We're running a 2000sf house with 4 people and only slightly into the punitive rates. But we have about 1/3 LED bulbs (the ones that get the most use), and the rest are CFL. We have energy star appliances. I dry 1-2 loads of laundry for "free" on clotheslines. (Sheets/towels/jeans/t-shirts... the stuff that is big enough to make the labor less onerous... I refuse to hang socks and boys undies... to many clothespins.) We turn lights off, have gotten rid of a lot of vampire chargers, etc. Our use is super low compared to our neighbors. And we're not doing much to keep it low - except the no AC and no pool. July was hot - so we did use our whole house attic fan - which is probably our biggest draw of energy, when it's running. About 1/2 the time we're within the first 2 tiers. I don't think I've ever gone into tier 4.

Heck - look at FIRE'd - he's got similar use for 2 people in a presumably smaller space.

It helps that we have gas cooking.
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Old 08-21-2014, 08:24 PM   #52
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$0.097 / kwh all-in cost for the last two months (for 1748 and 1589 kwh in June and July) for a fixed rate 3 year contract with TriEagle (like Tailgate). High temps here are usually in the upper 90's to low 100's this time of year. I think there is a small "customer" charge of $4.95 on months with usage of less than 1000 kwh so we see the all-in cost of about $0.101 / kwh in those months.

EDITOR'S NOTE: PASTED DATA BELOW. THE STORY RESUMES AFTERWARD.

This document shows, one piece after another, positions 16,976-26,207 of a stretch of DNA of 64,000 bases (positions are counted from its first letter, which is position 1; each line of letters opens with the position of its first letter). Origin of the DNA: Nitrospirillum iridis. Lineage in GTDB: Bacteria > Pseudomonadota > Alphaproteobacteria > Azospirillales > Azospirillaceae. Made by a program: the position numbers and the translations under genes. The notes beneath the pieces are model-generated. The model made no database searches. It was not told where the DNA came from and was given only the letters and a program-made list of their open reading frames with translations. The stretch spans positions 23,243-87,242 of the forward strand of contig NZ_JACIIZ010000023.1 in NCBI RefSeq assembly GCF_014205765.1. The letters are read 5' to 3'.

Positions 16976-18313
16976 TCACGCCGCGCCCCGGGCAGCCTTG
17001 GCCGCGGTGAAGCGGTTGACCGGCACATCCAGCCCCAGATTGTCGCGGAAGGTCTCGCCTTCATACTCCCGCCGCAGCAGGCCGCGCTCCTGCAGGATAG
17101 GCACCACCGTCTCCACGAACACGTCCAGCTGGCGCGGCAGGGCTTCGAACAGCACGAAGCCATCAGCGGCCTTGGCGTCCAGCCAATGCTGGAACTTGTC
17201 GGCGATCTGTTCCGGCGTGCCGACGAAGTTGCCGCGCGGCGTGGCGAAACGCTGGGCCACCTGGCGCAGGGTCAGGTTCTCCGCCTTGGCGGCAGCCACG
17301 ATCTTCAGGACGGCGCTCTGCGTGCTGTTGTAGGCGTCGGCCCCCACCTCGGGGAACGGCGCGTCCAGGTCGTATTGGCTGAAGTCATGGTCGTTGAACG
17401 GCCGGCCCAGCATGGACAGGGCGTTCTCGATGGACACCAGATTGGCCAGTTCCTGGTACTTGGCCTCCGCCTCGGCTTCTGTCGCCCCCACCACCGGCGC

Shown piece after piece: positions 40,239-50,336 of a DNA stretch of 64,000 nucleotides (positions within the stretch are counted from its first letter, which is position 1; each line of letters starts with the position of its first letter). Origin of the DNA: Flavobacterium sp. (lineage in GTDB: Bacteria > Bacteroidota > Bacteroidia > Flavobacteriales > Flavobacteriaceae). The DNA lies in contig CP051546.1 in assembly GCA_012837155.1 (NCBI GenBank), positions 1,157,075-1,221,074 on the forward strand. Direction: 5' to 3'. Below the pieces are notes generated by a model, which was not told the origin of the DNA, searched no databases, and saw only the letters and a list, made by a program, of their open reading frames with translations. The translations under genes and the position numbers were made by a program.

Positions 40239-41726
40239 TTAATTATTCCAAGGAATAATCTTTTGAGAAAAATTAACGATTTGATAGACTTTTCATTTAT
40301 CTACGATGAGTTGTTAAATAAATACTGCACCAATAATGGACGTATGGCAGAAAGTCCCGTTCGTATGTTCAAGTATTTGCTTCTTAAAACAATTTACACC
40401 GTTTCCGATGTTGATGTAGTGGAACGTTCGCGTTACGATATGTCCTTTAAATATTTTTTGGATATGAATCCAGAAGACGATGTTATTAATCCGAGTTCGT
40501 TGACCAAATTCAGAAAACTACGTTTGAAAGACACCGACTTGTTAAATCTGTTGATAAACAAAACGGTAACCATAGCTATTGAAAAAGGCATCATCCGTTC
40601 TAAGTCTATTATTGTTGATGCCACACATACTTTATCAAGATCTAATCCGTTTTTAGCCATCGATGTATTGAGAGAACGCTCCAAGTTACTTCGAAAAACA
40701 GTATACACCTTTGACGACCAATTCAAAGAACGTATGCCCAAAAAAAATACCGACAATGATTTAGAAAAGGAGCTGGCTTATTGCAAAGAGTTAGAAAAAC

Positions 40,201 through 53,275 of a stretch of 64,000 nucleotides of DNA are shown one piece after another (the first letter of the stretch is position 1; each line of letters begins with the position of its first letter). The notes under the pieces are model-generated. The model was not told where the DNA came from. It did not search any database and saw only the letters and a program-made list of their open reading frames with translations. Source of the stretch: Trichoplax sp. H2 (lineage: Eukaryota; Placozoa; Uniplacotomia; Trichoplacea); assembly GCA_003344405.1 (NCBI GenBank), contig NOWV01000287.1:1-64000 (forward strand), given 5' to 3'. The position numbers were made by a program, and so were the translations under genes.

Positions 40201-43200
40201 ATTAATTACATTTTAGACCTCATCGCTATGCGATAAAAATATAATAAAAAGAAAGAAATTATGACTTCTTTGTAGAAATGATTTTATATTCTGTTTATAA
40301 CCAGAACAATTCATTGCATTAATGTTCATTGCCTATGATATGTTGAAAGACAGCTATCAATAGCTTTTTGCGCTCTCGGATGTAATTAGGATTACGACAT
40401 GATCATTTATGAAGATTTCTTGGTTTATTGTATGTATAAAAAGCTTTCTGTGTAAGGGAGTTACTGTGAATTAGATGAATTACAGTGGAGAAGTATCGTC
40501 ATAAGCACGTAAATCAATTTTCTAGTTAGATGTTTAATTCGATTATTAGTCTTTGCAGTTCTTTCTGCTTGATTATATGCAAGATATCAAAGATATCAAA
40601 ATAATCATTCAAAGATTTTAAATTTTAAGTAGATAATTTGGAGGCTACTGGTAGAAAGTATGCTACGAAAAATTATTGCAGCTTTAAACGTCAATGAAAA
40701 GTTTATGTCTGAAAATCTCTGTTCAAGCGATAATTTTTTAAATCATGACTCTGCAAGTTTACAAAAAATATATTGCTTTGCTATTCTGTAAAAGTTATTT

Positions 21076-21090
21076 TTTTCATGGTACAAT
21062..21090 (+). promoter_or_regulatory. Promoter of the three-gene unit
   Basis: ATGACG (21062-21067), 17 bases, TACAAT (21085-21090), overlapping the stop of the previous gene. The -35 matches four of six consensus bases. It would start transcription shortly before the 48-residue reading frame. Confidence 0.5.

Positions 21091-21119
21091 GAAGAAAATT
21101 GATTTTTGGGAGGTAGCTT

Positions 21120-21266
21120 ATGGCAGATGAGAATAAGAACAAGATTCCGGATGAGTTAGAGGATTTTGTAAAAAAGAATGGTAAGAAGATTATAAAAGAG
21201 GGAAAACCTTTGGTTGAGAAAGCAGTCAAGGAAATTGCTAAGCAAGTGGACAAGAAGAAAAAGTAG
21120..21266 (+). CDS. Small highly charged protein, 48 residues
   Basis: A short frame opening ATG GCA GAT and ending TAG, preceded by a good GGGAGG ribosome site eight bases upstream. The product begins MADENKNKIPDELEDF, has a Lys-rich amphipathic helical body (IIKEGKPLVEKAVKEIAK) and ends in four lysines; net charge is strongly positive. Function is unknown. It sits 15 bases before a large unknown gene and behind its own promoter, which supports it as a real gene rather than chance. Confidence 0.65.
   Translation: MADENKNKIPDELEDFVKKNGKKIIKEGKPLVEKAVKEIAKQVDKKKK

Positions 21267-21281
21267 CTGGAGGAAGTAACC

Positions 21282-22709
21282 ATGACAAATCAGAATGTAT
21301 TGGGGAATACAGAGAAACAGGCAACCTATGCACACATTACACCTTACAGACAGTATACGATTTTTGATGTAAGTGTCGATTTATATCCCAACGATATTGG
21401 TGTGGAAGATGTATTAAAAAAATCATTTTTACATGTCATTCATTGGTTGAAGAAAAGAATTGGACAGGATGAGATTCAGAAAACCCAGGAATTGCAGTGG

ERD50, I am shocked that you do not enter your electrical energy usage into a spreadsheet each and every month the way I do!
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Old 08-21-2014, 08:55 PM   #53
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5.7/kWh for our electric cars.
10.3/kWh for the rest of it.

Delivery charges are a flat rate.
Within a year or two we expect to be moving into a net zero house though, so they will go to zero on an annual basis
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Old 08-21-2014, 09:29 PM   #54
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We just got our 2nd full month's bill today, and when I can bear to look at it again, I'll share the details.

About 25 miles inland, with pool and A/C, we also have 4 tiers and the 2 of us have hit that tier on each bill.

I think it should be spelled TEAR instead of Tier. 😳


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Old 08-21-2014, 09:48 PM   #55
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...

ERD50, I am shocked that you do not enter your electrical energy usage into a spreadsheet each and every month the way I do!
shocked? Pun intended?

No I don't track each month in a spreadsheet. When I see the bill, if it makes sense that's it, it gets auto-paid. At the end of the year, it's easy to download all the auto-payments and I do put the year's worth in a spreadsheet.

I do keep a spreadsheet where I enter data I've collected from my Kill-a-watt meter, or from the nameplates on devices, so I can think about ways to conserve.

I'd love to have a system that gave me a continuous log in real (or near-real) time, ideally on each circuit, but I guess total draw would be good. Then I might find things like when my well pump had a leak and was running through the night. I know there are some DIY systems out there, maybe I'll take another look.

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Old 08-21-2014, 09:49 PM   #56
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We just downsized our apartment and pay a flat rate of $28.00/mth regardless of usage.